The King's magnificent gold death mask is recognized the world over as the definitive icon of Ancient Egypt and the wonderful richness and dram of the tomb's treasures. The fact is that the mask was only one part of several nested layers of protection for the king, which included various beautiful external trappings found sewn into the mummy’s outermost linen bandages.
These fabulous trappings consist of eight golden mummy bands used instead of linen to hold the final layer of bandages in place, a pair of eerily life-like golden hands gripping a crook and flail, a scarab hung from a gold chain, and an exquisite pectoral in the shape of a human-headed bird.
The cartouches - king's names - had been cut out of King Tut's mummy bands
Each mummy band is a series of plaques decorated with hieroglyphs inlaid in coloured glass. The texts carry the names of the king and include protective spells spoken by different deities such as the sky goddess Nut, the embalming god Anubis, and the Four Sons of Horus who guard the king's viscera - the life sustaining organs he would need in the Afterlife.
Interestingly, Carter found that most of the cartouches (the king's names) on the underside of these bands had been cut out and replaced with plain gold. One that had not been removed was Anakheperure, the co-regent of Tutankhamun's successor and, it is believed, Tutankhamun's brother. This treatment of the bands reinforces the view that the burial arrangements for the boy king were very hurried as a result of his unexpected death.
The royal hands are of burnished gold with wrist lets of colored glass and carnelian. The crook and flail, emblems of royal authority and power, are made of silver cores covered with alternating bands of glass and gold, and the resin scarab is inscribed with a protective spell from the Book of The Dead.
External Trappings of Tutankhamun's Mummy (Shot in King Tut Virtual) VIDEO: External Trappings of Tutankhamun's Mummy (Shot in King Tut Virtual)
Perhaps the most striking piece is the human-headed bird, representing ba. This is the part of the human soul believed to fly from the body at the instant of death, and thus identified with breath and movement. For a person to be resurrected properly, essential before the Afterlife can be entered, the ba must be reunited with the body and with ka, the vital and unique life-force of the individual.
This ba pectoral is made of gold inlaid with glass to mimic turquoise, lapis lazuli and carnelian. The bird’s claws grip shen signs, rings symbolizing the eternal circuit of the sun. The human face of this beautiful piece is rendered with exquisite sensitivity.
The King's Headdress
Worn by the king in life? - Perhaps. Worn by the king in death? - Certainly. This beautifully simple diadem was found in place on the king's mummy over a beaded skullcap covering his shaved head. Made expressly for the king, the diadem is comprised of a solid gold headband inlaid with lapis and lazuli-colored glass and set with circles of carnelian-colored glass, each with a central gold boss. The headband is closed by a symmetrical bow-shaped clasp made of a sun disk of chalcedony flanked by papyrus flowers inlaid with malachite. The four "streamers" extend from the headband, decorated to match the headband, two of which are flanked by rearing uraei (snakes).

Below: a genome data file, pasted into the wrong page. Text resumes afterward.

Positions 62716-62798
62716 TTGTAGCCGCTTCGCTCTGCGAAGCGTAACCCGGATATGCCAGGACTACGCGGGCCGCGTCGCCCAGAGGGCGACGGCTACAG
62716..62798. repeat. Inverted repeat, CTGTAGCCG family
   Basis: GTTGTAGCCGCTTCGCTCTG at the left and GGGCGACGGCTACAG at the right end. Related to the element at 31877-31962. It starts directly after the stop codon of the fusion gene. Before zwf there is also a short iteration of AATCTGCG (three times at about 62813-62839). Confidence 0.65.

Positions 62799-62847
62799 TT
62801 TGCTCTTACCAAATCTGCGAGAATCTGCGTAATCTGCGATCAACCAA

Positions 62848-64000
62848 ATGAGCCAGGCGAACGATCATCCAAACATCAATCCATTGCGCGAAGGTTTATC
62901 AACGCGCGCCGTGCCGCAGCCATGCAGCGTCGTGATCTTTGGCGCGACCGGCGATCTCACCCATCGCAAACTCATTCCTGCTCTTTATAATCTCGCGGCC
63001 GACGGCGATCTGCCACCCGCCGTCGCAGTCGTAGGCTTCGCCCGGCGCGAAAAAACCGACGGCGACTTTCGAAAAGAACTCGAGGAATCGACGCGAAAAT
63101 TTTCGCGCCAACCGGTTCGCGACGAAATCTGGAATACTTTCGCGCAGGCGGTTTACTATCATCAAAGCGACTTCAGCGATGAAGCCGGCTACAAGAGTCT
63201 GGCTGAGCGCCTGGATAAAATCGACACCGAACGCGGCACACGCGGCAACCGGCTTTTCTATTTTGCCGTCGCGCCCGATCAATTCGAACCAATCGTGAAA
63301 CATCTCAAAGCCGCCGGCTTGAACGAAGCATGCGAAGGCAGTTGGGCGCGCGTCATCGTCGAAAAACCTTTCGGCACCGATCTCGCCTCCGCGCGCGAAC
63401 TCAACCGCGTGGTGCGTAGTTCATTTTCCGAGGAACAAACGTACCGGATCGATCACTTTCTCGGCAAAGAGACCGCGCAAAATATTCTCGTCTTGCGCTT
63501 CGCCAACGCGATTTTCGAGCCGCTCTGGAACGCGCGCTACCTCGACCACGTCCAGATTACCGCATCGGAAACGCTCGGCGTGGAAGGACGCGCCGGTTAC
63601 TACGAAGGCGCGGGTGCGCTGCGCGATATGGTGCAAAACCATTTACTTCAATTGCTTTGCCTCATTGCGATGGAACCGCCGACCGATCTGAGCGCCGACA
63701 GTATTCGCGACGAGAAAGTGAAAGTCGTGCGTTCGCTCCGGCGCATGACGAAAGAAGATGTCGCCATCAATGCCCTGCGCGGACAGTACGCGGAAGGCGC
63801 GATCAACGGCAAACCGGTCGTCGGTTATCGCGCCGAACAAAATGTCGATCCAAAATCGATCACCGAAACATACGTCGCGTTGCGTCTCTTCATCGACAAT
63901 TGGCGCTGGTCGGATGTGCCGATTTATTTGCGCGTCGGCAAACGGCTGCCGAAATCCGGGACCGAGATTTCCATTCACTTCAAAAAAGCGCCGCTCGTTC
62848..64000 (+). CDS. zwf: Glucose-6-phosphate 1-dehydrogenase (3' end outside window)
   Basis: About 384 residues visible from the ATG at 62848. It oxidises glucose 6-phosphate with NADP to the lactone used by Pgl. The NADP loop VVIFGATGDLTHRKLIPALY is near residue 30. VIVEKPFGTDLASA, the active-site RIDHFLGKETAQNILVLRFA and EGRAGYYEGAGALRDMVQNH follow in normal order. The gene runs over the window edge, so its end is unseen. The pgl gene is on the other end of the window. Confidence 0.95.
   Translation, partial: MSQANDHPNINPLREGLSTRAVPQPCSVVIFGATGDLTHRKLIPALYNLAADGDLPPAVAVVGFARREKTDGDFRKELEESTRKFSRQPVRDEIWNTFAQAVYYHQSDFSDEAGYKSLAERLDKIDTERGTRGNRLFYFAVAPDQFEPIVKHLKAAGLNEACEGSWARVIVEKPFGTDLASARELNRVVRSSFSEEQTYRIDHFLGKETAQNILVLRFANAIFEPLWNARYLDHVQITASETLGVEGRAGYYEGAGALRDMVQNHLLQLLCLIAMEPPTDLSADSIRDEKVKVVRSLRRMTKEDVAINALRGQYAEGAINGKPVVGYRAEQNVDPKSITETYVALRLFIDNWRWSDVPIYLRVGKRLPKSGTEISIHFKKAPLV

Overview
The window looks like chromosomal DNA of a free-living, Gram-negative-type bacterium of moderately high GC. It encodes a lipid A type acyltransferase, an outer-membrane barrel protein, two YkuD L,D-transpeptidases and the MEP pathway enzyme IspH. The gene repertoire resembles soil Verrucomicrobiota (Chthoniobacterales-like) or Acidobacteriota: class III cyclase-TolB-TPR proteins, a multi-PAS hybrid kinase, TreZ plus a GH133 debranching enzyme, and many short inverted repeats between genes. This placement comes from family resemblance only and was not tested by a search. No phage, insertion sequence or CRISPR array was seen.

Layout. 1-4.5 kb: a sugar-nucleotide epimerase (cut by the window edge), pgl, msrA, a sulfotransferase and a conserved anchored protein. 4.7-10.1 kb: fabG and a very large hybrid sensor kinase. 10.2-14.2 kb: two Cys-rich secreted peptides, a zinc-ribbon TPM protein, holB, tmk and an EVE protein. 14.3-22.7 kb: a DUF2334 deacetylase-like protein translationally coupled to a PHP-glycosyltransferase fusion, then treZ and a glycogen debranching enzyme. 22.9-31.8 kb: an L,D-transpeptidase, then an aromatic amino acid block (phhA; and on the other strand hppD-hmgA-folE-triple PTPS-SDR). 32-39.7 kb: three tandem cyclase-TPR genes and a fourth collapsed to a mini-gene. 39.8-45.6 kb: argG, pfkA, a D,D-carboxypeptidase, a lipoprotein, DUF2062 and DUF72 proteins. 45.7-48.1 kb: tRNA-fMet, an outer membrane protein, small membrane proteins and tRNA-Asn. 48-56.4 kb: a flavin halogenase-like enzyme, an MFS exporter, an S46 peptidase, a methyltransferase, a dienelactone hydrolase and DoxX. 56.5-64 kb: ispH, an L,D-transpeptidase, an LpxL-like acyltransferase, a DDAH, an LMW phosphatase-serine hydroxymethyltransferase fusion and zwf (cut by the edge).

The uraeus and vulture had been placed in the wrappings over the king's thighs since there was insufficient room for them beneath the golden mask. Sockets allowed them to be placed in front of the headband with the body and tail of the uraeus retaining the shape of the diadem and holding it in place on the king's head. The snake head is made of dark blue faience, the upper body of chased gold. The vulture's head is of gold with eyes of obsidian. These creatures represent the patron goddesses of Upper and Lower Egypt, attesting to the king's dominion over the two lands.
The spectacular golden mask of Tutankhamun is the most iconic image of the ancient world. Instantly recognizable, compellingly beautiful and deeply mysterious. But it wouldn’t have shone quite as brightly at the time of the discovery. The resinous material used during mummification had, over time, hardened and blackened into a kind of sticky tar. This residue had also stuck the death mask to the king's head and shoulders, making it impossible to safely remove. After several failed experiments, Carter used hot knives to cut the mask free, severing the mummy's head in the process.
No doubt this macabre event contributed to the legend of a curse which it is claimed led to the deaths of many of those involved in the excavation.
The craftsmen who created this masterpiece began by hammering together two thick sheets of gold, thought to echo the flesh of the gods. These were then shaped into the likeness of the king, who is portrayed wearing the striped nemes headdress. On the shoulders and back of the mask a magical text refers to the different parts of the body and their connection to particular deities. These serve to protect the king's body and render it functional for immortality. Silent though it is, the mask speaks across the centuries of wonderful skill, amazing wealth and a profound belief in the Afterlife.